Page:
# STAT 19000: Project 9 — Fall 2020

Motivation: A key component to writing efficient code is writing functions. Functions allow us to repeat and reuse coding steps that we used previously, over and over again. If you find you are repeating code over and over, a function may be a good way to reduce lots of lines of code!

Context: We’ve been learning about and using functions all year! Now we are going to learn more about some of the terminology and components of a function, as you will certainly need to be able to write your own functions soon.

Scope: r, functions

Learning objectives
• Gain proficiency using split, merge, and subset.

• Demonstrate the ability to use the following functions to solve data-driven problem(s): mean, var, table, cut, paste, rep, seq, sort, order, length, unique, etc.

• Read and write basic (csv) data.

• Explain and demonstrate: positional, named, and logical indexing.

• Demonstrate how to use tapply to solve data-driven problems.

• Comprehend what a function is, and the components of a function in R.

## Dataset

The following questions will use the dataset found in Scholar:

`/class/datamine/data/goodreads/csv`

## Questions

 Please make sure to look at your knit PDF before submitting. PDFs should be relatively short and not contain huge amounts of printed data. Remember you can use functions like `head` to print a sample of the data or output. Extremely large PDFs will be subject to lose points.

### Question 1

We’ve provided you with a function below. How many arguments does the function have, and what are their names? You can get a `book_id` from the URL of a goodreads book’s webpage.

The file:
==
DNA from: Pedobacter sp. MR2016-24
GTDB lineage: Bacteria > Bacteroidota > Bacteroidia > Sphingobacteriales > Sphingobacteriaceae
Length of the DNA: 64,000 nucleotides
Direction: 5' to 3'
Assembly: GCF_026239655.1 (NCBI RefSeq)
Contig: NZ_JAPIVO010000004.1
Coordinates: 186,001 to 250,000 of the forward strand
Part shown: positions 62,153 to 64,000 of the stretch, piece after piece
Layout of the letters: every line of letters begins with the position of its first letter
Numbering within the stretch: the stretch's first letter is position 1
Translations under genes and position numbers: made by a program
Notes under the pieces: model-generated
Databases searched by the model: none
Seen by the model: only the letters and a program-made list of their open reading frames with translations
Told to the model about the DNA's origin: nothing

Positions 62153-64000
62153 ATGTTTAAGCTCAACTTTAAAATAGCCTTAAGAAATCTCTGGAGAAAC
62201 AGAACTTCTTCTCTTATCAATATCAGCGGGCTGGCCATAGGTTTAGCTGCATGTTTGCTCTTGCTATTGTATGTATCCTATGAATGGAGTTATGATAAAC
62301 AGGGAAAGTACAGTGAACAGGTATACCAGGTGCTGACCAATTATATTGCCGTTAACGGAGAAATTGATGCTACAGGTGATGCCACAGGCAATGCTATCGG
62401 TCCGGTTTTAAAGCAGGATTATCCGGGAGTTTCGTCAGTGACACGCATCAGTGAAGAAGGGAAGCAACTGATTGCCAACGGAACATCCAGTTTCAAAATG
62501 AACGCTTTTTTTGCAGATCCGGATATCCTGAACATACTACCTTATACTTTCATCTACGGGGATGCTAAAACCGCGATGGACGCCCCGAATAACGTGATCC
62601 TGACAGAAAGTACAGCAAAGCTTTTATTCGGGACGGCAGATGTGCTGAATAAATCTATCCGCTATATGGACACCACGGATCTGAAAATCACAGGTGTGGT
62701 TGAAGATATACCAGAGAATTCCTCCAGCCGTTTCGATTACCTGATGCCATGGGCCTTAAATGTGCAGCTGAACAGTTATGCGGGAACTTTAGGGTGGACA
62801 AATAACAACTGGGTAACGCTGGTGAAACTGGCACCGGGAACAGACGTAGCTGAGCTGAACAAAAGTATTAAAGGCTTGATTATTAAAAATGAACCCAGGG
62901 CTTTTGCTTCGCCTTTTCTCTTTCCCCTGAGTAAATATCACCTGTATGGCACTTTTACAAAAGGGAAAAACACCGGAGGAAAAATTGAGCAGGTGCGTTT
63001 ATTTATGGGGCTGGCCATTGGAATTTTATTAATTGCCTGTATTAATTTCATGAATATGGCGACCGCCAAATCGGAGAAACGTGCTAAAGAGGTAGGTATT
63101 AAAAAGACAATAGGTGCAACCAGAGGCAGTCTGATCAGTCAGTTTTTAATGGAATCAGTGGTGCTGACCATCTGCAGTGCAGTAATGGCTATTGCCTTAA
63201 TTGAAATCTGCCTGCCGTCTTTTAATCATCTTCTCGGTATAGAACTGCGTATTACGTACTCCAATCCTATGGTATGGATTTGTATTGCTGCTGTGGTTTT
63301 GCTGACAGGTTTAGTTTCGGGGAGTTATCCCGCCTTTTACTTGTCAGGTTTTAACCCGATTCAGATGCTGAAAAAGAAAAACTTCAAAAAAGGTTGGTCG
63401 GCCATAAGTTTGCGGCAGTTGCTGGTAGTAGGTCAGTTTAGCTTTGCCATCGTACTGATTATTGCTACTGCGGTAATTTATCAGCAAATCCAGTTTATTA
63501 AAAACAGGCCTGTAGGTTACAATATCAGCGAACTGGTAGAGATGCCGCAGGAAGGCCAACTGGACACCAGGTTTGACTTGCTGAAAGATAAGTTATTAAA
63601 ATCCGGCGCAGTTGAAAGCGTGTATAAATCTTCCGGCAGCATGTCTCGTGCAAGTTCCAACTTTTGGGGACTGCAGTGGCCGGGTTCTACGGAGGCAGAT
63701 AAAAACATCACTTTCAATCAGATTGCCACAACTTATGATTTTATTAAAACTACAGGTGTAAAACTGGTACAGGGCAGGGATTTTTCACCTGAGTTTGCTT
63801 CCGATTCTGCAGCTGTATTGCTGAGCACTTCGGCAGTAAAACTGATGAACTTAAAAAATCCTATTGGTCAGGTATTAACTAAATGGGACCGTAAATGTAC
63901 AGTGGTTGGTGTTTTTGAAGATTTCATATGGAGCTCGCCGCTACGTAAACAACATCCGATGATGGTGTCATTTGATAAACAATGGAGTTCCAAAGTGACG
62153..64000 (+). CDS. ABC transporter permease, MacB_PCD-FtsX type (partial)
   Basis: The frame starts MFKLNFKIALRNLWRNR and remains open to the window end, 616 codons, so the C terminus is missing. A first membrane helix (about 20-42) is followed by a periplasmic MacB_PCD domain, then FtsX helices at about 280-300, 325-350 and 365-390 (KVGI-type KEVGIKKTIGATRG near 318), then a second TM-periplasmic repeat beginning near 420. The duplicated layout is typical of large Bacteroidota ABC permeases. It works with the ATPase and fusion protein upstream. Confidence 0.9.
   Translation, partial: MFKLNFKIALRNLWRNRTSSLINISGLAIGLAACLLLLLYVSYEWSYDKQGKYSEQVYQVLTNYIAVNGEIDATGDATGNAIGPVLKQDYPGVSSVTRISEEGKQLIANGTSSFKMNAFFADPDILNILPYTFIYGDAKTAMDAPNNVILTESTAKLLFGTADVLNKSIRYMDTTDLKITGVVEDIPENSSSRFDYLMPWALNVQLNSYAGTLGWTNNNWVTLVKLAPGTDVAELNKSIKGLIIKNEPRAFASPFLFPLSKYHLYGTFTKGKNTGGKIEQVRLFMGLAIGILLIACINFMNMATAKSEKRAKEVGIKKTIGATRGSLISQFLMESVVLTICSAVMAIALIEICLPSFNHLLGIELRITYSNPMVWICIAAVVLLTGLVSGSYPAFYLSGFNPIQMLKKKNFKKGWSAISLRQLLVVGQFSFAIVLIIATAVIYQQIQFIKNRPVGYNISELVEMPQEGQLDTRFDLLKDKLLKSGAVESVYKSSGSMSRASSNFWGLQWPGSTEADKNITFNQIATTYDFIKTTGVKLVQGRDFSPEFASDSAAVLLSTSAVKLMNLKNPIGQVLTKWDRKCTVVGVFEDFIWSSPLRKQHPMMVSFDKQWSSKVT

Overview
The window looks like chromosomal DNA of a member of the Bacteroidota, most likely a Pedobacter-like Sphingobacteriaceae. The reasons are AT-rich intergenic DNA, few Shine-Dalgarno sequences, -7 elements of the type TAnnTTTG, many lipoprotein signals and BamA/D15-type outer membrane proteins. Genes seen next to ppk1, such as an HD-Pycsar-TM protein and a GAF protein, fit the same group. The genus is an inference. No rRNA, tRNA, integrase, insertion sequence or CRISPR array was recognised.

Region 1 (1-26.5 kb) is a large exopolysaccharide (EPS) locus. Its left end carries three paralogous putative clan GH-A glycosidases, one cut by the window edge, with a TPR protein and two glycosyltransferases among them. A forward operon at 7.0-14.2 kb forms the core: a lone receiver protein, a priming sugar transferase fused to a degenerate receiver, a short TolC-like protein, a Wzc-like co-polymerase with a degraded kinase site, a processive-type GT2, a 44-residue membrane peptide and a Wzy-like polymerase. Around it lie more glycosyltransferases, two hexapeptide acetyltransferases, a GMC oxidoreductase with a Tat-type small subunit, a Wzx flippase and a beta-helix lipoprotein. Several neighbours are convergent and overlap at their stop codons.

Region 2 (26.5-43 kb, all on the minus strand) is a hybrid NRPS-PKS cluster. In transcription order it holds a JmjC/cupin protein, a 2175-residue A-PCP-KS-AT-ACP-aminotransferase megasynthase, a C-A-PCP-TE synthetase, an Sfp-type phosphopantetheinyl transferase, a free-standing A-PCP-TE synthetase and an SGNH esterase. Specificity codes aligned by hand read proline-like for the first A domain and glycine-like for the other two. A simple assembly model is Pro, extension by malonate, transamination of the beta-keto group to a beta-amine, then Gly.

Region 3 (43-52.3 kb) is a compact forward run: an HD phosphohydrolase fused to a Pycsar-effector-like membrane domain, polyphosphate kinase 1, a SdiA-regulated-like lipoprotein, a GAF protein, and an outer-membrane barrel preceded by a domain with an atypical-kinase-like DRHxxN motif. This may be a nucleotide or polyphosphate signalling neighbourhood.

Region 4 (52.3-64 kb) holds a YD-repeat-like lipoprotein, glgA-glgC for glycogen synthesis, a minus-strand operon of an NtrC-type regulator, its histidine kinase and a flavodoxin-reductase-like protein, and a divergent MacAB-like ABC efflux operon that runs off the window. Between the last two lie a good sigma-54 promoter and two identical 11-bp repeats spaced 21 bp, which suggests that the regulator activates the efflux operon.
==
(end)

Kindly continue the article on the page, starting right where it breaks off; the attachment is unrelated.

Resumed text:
Two examples:

Find 2 or 3 `book_id` and test out the function until you get two successes. Explain in words, what the function is doing, and what options you have.

``````library(imager)
get_author_name <- function(my_authors_dataset, my_author_id){
return(my_authors_dataset[my_authors_dataset\$author_id==my_author_id,'name'])
}
fun_plot <- function(my_authors_dataset, my_books_dataset, my_book_id, display_cover=T) {
book_info <- my_books_dataset[my_books_dataset\$book_id==my_book_id,]
all_books_by_author <- my_books_dataset[my_books_dataset\$author_id==book_info\$author_id,]
author_name <- get_author_name(my_authors_dataset, book_info\$author_id)

if(display_cover){
par(mfrow=c(1,2))
plot(img, axes=FALSE)
}

plot(all_books_by_author\$num_pages, all_books_by_author\$average_rating,
ylim=c(0,5.1), pch=21, bg='grey80',
xlab='Number of pages', ylab='Average rating',
main=paste('Books by', author_name))

points(book_info\$num_pages, book_info\$average_rating,pch=21, bg='orange', cex=1.5)
}``````
Items to submit
• How many arguments does the function have, and what are their names?

• The result of using the function on 2-3 `book_id`s.

• 1-2 sentences explaining what the function does (generally), and what (if any) options the function provides you with.

### Question 2